Thursday, 4 December 2014

Willie McRae: Part 2 – Last Journey

This is another scene-setting post.  Part 1 is here.
To launch into all the confusions and contradictions now would lead to our getting totally lost in a mishmash of facts, lies and conjecture.  Better that I outline the basics first and then go back and look in more detail.  I hope Part 4 will start this more detailed process but I’m not sure of my path yet.  Time spent well now will bear fruit.  Also because of the complexity of this case each detailed post is likely to take me several days to write.  Please bear with me.

On Friday, 5th April 1985 about 6.30pm, Willie Macrae set out from Glasgow to his holiday home near Dornie in Wester Ross – about a 170 mile drive.  Almost the entire drive was on single carriageway roads with much of the driving being in the dark.  Sunset would have been about 8.05pm [based on sunset being that time on 6th April 2015].  Google maps estimates the driving time as 3h 55min.  He should have arrived some time around 10.30pm if he didn’t stop.

He never arrived.

About 10am on Saturday morning, 6th April, two Australian tourists saw a car some distance off-road.
For those who don’t know Scotland, below is a map showing the route which Macrae took.
Macrae Route 1C
Glasgow and Dornie are marked.  Macrae’s car was found off-road on the stretch between the yellow arrows about 30 miles from his destination.

The image below shows the crash area (between the yellow arrows) in more detail.  We will examine this area in subsequent posts.
Macrae Route 1E
The Australians drove on for a few miles before returning and, with the aid of binoculars, they saw the driver unconscious in the car.  They stopped the next car two of whose occupants were a GP and David Coutts, a member of the SNP who knew Willie Macrae.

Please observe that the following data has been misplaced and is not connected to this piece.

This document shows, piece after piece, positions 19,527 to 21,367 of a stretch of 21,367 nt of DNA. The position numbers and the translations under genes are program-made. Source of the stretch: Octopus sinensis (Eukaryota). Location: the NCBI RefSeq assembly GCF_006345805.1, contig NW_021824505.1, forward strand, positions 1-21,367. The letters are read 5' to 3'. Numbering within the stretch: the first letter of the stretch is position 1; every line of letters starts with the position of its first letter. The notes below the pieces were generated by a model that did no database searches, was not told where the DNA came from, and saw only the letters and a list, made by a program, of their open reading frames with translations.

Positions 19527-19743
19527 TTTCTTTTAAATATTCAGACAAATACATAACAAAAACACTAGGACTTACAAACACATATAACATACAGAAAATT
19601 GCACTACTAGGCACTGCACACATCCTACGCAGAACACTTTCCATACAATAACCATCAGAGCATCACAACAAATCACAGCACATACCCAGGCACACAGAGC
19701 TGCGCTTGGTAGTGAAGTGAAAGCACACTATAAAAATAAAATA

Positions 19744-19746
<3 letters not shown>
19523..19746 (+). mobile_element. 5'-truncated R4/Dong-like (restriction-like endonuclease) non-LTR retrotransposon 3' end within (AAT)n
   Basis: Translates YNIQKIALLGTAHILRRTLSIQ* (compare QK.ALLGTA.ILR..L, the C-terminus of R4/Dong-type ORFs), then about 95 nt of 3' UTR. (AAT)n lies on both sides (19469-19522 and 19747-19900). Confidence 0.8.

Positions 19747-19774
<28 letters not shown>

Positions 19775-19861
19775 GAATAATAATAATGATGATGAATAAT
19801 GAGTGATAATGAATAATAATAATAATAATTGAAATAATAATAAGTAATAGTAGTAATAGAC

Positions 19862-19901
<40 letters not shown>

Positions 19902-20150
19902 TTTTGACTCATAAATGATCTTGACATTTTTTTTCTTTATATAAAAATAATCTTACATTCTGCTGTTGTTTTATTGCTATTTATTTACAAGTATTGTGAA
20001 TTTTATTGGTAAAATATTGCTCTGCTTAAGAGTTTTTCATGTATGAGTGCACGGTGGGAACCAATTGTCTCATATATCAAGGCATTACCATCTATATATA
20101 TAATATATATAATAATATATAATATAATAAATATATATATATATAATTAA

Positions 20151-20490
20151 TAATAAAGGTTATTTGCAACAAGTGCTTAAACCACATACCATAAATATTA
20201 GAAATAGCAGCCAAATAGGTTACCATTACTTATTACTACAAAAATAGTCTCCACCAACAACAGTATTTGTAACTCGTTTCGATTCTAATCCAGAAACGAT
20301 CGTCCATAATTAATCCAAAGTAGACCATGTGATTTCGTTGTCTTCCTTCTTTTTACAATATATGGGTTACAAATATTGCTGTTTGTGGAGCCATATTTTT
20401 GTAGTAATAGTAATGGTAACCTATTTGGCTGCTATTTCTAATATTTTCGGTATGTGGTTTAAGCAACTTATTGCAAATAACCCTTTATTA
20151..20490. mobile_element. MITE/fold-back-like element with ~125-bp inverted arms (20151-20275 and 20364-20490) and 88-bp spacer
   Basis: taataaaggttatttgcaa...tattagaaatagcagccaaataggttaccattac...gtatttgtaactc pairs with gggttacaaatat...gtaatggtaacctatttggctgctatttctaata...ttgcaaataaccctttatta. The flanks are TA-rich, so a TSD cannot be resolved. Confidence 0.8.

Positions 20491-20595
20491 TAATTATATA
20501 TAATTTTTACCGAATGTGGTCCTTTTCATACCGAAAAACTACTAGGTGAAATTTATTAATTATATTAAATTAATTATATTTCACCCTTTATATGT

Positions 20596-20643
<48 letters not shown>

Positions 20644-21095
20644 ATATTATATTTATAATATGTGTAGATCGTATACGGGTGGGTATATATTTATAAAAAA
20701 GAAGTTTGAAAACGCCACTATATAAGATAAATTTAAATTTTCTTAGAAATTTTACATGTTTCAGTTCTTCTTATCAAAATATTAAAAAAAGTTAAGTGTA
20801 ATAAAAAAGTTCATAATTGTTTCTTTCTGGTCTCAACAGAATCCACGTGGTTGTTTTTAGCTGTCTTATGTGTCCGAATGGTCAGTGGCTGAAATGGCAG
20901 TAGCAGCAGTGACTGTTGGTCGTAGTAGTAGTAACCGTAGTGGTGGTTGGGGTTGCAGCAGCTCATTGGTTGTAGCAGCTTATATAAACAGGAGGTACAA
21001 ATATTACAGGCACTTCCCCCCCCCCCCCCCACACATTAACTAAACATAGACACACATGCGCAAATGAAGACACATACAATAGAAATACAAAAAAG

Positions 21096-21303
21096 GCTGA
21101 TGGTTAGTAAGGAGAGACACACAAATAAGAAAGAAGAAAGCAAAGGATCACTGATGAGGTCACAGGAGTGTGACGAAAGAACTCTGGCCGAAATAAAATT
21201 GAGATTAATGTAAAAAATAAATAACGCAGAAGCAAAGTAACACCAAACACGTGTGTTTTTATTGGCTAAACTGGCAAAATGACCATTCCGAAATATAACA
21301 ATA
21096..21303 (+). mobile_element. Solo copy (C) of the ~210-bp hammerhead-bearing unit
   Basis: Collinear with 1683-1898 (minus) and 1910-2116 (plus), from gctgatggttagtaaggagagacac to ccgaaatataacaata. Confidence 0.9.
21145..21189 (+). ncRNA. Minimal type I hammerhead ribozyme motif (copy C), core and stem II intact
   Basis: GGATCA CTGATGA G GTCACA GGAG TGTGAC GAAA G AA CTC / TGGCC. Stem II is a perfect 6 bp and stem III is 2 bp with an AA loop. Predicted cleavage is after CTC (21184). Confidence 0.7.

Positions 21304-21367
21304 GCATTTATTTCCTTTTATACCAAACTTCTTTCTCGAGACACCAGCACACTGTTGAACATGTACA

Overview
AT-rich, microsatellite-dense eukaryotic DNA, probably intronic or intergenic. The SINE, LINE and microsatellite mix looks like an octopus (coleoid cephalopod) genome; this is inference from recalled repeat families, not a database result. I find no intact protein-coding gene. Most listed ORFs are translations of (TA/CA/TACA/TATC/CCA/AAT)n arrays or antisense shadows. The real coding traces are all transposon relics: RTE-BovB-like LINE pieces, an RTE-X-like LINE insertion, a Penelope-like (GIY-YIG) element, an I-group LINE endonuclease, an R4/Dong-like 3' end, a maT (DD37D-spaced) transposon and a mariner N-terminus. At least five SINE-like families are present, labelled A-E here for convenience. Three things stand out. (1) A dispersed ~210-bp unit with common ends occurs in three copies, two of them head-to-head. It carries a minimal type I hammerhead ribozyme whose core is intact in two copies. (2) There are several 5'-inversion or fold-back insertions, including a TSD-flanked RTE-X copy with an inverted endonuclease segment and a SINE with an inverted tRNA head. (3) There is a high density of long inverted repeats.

They scrambled down to the car where Coutts recognised the unconscious driver as Willie Macrae.  Dorothy Messer, the GP, noticed Macrae had a head wound and had a dilated pupil, which indicated brain damage. [Some reports mention one dilated pupil and others two.] 

A passing car drove on and raised the alarm.  Only one police constable and the local ambulance driver came to the scene.  With the help of the witnesses, they freed Macrae who was taken the 46 miles to Raigmore hospital in Inverness (shown on the map by a white arrow).

The synopsis from Northern Constabulary states,
Police Synopsis Extract 4B
Because he had a brain injury Macrae was transferred to hospital in Aberdeen, 102 miles away, (also white arrowed).  Only in Aberdeen Infirmary was it found that Macrae’s head wound was caused by a bullet.   

The police synopsis continues,
Police Synopsis Extract3
At 3.30 in the morning of Sunday, 7th April, Macrae died without regaining consciousness.

And so Willie Macrae’s life ended.

And the uncertainty of his death started and continues now, more than 29 years later.

Next time will be a scene-setter too as we look uncritically at the official view that Macrae’s death was suicide.

Come by again.

© CalumCarr 2014
Copyright over this article is retained by me, CalumCarr.
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